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Experts criticize Vietnam’s latest petrol price hike

Experts criticize Vietnam’s latest petrol price hike

Thursday, May 07, 2015, 13:55 GMT+7

The Ministry of Finance has said Vietnamese consumers should feel relieved as the petrol price increases on Tuesday were much lower than they could have been, a view strongly blasted by local economic experts.

Retail prices of A92 and A95 petrol in Vietnam gained VND1,950 a liter, or a 12 percent increase, starting late Tuesday, and an official from the Ministry of Finance said a day later that the hikes “should have been much higher.”

Vietnam reviews fuel prices every 15 days, with the imported A92 petrol price from April 20 to May 4 averaging US$77.67 a barrel, up nearly $10 a barrel, or 14 percent, according to the official, who wished not to be named.

The Southeast Asian country imports around 70 percent of its fuel demand, mostly from Singapore. The Dung Quat Oil Refinery, located in the central province of Quang Ngai, covers the remaining 30 percent.

The Ministry of Industry and Trade and its finance counterpart are assigned to manage domestic fuel prices.

The two ministries have said the Tuesday price increases “had been carefully calculated” so that they would not greatly affect local businesses and consumers.

“The price increase slapped on A92 gasoline should have been VND3,387 a liter if we really let [fuel prices] be driven by market forces,” Vo Van Quyen, head of the industry ministry’s domestic market department, told Tuoi Tre (Youth) newspaper on Wednesday.

The ministries thus decided to earmark money from the fuel price stabilization fund to reduce the scale of the increases, Quyen asserted.

But Ngo Tri Long, former head of the Institute for Price and Market Research under the finance ministry, said that the move only reveals the ministries’ inflexible and poor price management.

The economic expert particularly criticized the higher environmental tax imposed on fuel since the beginning of this year.

The Ministry of Finance has repeatedly asserted that the new tax rate would not make fuel prices more expensive as it has also lowered the fuel import duty to 20 percent from 35 percent.

“Even so, the 15 percentage-point decline of the import duty is still lower than the 200 percent increase of the environmental tax,” Long told Phap Luat TPHCM (Ho Chi Minh City Law) newspaper.

Every liter of fuel sold in Vietnam now ‘shoulders’ a VND3,000 tax, threefold the old rate.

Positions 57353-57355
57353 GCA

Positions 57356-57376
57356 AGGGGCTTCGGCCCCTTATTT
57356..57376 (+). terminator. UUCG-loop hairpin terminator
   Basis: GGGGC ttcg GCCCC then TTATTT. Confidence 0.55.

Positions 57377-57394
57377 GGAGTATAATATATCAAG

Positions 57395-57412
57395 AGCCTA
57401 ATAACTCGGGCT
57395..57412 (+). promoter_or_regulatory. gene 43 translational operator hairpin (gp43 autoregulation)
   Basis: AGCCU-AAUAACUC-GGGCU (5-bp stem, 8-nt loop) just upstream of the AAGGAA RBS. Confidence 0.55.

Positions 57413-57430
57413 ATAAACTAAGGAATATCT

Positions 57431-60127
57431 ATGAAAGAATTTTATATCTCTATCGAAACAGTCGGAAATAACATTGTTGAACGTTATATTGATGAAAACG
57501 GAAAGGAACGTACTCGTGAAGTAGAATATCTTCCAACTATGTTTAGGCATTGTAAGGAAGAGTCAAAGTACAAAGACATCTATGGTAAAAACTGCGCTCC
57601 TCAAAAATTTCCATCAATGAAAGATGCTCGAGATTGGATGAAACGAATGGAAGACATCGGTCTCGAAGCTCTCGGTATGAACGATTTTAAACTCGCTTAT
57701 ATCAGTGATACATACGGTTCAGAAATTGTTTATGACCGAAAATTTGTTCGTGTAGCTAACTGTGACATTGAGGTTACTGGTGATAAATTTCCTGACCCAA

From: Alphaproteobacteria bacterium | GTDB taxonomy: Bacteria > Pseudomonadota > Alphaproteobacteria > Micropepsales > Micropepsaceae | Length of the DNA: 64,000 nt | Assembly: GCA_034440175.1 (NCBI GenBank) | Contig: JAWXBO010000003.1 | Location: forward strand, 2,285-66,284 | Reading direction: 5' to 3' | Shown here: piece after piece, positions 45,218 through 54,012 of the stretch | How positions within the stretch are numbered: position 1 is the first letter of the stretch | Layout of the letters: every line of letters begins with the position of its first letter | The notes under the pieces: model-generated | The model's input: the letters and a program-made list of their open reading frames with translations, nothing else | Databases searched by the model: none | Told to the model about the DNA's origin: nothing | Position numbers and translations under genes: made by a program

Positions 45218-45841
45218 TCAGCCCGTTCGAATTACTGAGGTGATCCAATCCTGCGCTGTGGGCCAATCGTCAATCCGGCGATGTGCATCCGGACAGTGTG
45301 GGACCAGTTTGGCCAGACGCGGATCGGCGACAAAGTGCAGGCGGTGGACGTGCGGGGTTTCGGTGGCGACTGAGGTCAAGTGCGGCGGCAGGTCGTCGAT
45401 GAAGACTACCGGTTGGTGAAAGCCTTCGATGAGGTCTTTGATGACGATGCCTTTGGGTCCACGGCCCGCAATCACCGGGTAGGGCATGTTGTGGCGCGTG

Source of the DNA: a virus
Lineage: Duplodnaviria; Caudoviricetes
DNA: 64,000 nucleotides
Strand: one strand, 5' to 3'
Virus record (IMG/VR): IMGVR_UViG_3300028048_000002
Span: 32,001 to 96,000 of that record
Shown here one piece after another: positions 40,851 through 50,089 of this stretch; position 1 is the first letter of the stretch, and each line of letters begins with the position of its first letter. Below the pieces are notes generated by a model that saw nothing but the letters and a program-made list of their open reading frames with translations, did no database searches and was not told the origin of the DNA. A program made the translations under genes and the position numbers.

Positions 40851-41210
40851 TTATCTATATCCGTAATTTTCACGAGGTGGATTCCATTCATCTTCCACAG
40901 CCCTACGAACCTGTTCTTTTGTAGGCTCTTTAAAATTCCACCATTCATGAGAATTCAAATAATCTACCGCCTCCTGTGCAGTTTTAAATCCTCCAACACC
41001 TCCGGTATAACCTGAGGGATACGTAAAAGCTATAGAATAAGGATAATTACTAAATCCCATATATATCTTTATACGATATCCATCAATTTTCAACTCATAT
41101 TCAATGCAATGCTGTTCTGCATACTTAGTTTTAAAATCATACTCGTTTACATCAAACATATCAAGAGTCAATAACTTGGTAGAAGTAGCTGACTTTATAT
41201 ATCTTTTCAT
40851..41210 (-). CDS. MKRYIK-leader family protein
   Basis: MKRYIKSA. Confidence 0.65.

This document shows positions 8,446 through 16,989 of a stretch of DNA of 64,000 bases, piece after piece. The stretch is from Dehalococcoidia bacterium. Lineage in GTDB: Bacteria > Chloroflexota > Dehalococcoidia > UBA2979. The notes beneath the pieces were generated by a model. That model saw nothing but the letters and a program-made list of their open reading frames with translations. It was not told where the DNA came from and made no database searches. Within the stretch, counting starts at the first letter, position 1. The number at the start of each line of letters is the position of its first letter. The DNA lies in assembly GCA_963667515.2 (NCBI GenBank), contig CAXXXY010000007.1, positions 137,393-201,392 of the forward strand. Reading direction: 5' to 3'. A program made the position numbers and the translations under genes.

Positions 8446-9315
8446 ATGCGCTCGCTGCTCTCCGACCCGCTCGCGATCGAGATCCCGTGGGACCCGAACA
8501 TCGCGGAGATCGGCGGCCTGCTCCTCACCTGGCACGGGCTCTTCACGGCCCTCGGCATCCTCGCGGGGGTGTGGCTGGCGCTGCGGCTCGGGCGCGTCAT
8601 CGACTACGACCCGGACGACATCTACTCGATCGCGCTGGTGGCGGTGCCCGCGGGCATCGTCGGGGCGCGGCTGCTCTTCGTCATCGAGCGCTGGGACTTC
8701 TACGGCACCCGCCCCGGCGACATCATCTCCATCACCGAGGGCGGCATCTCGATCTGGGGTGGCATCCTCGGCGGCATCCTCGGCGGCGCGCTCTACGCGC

Long said increasing Vietnam’s fuel prices is an inevitable move as prices in the world market are also making rapid recovery, but what matters is the “limited prediction ability” of the finance ministry.

“In June 2014, when global oil prices were shrinking, the finance ministry forecast that they would recover slowly so it proposed hiking the environmental tax and hoped that would not increase fuel prices,” Long said.

Reality shows that such a prediction was wrong.

Another economic expert, Dr. Le Dang Doanh, also told Phap Luat TPHCM that the finance ministry should have managed fuel prices in a more flexible way to avoid “leaving consumers in shock” whenever they announce a price hike.

Doanh said the increase in environmental tax should have only been 100 percent, and the import duty should have been slashed further to ease pressure on consumers when global fuel prices fluctuate.

As for the latest petrol price hike, the second this year, Doanh said what the finance ministry should do is make it clear how much the global fuel price and the environmental tax account for the increases.

The finance ministry always denies the link between the higher tax and more expensive fuel price, “but things are still vague,” Doanh said.

The economic expert added that the finance ministry also lacked a compelling reason for increasing the environmental tax by as much as 200 percent.

“It’s logical to hike the tax for the sake of environmental protection, but the ministry has said it is to make up for the loss from the lowered import duty,” he told Phap Luat TPHCM.

“The ministry was under pressure to increase state budget collection when it set the new environmental tax, which is unreasonable.”

The new environmental tax rate will add some VND10.83 trillion ($504.71 million) to the state budget.

A92 and A95 gasoline now sell at VND19,230 and VND19,830 a liter in Vietnam, respectively.

Petrol prices in the country constantly fell from July last year from the record high VND25,640 a liter to the bottom of VND15,670 a liter in January.

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